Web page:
By Frank S. Nugent

It’s a far cry—in fact, it’s a good resounding whoop—from  the humble, janitor-like property man of yesteryear to the high-geared, big executive who has the same title in the modern motion-picture studio. By way of illustration, one could point to Albert C. (“Whitey”) Wilson, head of the Warner studio’s property department, who was in town last week taking a turn through the local shops and shoppes, picking up some new ideas on decoration and making a few judicious purchases to “sweeten up the stock” on the Brothers’ ample shelves back in Hollywood.

Mr. Wilson is the purchaser and custodian of a property stock valued at $500,000. It fills one warehouse in the Burbank studios, five lesser storerooms elsewhere in Hollywood and another at the Sunset plant. Mr. Wilson has no idea just how many articles are on hand; somewhere in the “hundreds of thousands” was his best estimate. They range in size from a jeweled snuff box to a coach for Madame DuBarry or an English poster bed, Tudor style.

On twenty-four hours’ notice—and that generally is the best they can expect—his department can turn four studio walls into a penthouse gambling den or a fisherman’s chapel, the inside of a submarine or the outside of an airliner, a prison mess hall or a ballroom at a débutante’s coming-out party. Things like that are just routine and have no terrors.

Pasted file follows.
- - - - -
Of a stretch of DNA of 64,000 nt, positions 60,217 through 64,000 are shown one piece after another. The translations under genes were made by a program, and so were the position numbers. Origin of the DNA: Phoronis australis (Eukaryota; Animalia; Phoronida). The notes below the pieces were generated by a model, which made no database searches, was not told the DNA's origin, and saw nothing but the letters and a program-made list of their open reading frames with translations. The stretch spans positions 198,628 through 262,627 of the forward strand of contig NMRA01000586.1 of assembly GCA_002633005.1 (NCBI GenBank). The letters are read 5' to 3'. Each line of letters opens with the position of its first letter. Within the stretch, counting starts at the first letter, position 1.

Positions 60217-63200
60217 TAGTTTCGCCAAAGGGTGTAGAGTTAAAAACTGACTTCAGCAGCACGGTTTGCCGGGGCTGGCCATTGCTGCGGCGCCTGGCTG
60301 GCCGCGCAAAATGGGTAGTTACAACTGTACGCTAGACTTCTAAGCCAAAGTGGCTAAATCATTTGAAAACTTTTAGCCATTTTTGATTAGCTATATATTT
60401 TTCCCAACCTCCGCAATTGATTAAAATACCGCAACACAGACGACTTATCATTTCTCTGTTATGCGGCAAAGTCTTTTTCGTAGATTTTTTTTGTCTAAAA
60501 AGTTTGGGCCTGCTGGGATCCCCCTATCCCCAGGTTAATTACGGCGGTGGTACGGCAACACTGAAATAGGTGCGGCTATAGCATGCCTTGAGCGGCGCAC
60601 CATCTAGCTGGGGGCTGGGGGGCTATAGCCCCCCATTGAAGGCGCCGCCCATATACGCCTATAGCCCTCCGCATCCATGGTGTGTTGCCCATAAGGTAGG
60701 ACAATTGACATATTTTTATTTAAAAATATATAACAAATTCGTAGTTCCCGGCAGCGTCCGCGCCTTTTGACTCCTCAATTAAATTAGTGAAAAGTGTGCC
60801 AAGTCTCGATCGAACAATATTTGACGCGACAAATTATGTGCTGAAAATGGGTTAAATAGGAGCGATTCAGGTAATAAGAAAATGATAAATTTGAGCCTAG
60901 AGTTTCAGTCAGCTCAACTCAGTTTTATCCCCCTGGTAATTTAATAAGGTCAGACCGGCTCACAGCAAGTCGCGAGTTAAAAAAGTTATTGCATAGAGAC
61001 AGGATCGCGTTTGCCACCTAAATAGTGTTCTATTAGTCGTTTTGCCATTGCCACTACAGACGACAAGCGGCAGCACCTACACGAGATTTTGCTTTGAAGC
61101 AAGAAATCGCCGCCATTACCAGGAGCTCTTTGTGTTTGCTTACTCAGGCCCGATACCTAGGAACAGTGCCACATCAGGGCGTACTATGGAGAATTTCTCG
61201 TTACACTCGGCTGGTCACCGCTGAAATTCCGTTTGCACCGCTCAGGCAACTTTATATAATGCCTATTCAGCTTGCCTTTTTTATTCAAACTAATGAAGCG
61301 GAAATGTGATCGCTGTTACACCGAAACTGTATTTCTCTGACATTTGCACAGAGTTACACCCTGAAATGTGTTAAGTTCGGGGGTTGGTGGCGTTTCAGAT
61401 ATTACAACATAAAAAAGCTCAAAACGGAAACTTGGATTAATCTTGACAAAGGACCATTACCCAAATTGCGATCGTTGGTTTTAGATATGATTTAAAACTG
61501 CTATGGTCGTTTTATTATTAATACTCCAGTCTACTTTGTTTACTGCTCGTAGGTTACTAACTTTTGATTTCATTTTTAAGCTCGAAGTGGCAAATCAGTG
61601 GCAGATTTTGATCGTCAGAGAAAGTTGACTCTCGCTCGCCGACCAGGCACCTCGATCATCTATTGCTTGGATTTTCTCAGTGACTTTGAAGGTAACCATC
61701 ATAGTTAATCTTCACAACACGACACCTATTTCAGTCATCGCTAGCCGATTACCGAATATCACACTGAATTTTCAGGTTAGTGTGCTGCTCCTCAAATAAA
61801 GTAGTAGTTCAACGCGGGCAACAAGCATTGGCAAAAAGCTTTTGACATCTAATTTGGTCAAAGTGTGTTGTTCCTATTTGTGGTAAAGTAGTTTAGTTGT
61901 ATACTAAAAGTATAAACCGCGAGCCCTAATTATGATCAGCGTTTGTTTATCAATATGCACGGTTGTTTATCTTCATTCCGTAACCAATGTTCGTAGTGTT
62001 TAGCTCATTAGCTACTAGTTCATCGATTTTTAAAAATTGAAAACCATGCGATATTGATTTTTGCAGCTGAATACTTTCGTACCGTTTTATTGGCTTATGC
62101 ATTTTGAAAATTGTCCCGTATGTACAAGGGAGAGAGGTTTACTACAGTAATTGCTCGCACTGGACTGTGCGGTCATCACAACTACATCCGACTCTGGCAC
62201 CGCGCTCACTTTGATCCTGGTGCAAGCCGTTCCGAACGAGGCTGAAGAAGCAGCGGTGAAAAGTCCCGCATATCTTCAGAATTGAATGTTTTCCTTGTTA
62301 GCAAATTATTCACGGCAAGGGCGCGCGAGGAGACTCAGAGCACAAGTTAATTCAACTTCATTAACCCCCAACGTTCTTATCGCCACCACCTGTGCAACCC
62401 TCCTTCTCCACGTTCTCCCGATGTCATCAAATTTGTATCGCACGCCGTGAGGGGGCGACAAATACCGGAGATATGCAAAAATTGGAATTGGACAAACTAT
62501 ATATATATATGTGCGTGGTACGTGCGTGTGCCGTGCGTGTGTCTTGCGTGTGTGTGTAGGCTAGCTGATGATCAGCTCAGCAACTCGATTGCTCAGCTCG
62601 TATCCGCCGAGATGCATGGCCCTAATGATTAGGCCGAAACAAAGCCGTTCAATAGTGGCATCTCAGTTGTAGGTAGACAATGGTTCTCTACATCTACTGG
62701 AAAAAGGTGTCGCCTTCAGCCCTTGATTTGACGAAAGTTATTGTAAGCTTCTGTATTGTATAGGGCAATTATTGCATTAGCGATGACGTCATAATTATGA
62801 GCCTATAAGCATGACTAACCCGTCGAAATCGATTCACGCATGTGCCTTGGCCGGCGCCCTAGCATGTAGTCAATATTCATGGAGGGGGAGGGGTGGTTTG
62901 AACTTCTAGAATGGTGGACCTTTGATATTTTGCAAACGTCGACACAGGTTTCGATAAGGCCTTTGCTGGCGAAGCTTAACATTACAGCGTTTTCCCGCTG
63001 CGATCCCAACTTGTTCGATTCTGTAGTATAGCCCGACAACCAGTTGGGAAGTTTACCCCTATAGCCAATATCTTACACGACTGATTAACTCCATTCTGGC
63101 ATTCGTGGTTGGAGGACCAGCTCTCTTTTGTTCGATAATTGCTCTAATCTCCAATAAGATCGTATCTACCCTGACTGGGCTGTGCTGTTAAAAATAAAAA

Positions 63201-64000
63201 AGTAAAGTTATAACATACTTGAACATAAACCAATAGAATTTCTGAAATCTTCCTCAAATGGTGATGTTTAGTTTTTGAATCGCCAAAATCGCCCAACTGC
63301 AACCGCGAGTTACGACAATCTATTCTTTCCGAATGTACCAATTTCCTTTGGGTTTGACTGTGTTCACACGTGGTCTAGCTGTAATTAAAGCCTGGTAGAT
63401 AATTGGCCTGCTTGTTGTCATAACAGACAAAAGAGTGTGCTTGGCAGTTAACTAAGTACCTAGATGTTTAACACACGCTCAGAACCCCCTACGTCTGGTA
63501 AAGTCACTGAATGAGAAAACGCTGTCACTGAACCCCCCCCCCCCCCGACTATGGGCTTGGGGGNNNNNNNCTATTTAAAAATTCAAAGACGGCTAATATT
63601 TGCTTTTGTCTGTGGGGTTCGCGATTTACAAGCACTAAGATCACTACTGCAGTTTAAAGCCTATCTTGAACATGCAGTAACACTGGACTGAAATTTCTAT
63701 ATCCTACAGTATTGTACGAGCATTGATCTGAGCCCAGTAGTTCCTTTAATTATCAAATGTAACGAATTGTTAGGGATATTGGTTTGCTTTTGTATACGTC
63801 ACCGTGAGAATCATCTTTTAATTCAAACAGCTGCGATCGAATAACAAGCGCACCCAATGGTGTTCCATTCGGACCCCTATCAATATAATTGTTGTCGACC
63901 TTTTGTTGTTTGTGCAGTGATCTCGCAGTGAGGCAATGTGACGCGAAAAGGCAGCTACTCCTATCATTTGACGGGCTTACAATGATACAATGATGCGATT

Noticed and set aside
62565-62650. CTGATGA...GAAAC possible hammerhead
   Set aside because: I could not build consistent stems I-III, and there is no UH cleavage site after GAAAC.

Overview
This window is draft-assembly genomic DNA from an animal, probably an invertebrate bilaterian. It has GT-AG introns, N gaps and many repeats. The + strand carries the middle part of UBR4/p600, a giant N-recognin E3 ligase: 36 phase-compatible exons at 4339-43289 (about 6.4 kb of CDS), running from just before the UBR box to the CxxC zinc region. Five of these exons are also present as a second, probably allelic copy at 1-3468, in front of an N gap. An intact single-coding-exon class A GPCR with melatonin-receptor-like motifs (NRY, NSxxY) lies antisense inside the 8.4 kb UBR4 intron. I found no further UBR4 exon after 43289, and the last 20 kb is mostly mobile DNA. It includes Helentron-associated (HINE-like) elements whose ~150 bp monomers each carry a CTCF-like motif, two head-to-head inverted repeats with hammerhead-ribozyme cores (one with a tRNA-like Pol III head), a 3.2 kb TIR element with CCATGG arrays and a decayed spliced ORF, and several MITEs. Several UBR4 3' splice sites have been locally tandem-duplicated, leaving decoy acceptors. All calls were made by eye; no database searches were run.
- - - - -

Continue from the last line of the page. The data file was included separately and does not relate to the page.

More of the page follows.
But it’s a different story when Busby Berkeley comes along with his “Gold-Diggers of 1935” and asks, as he just did, for fifty ivory-hued grand pianos that do not, of necessity, have to play, but must be able to dance. Or when, as in “Wonder Bar,” the director insists upon a scene with twelve mirrors, each of which must be twenty feet high and sixteen feet long. Or when, as in “It’s Tough to Be Famous,” the Navy Department refuses, at the last minute, to lend the studio twenty-five submarine escape “lungs” and the property man is told to have prop imitations ready by 9 the next morning—and has to drive all over town at midnight looking for baking powder cans of a certain size because they happen to look like one important part of the “lungs.”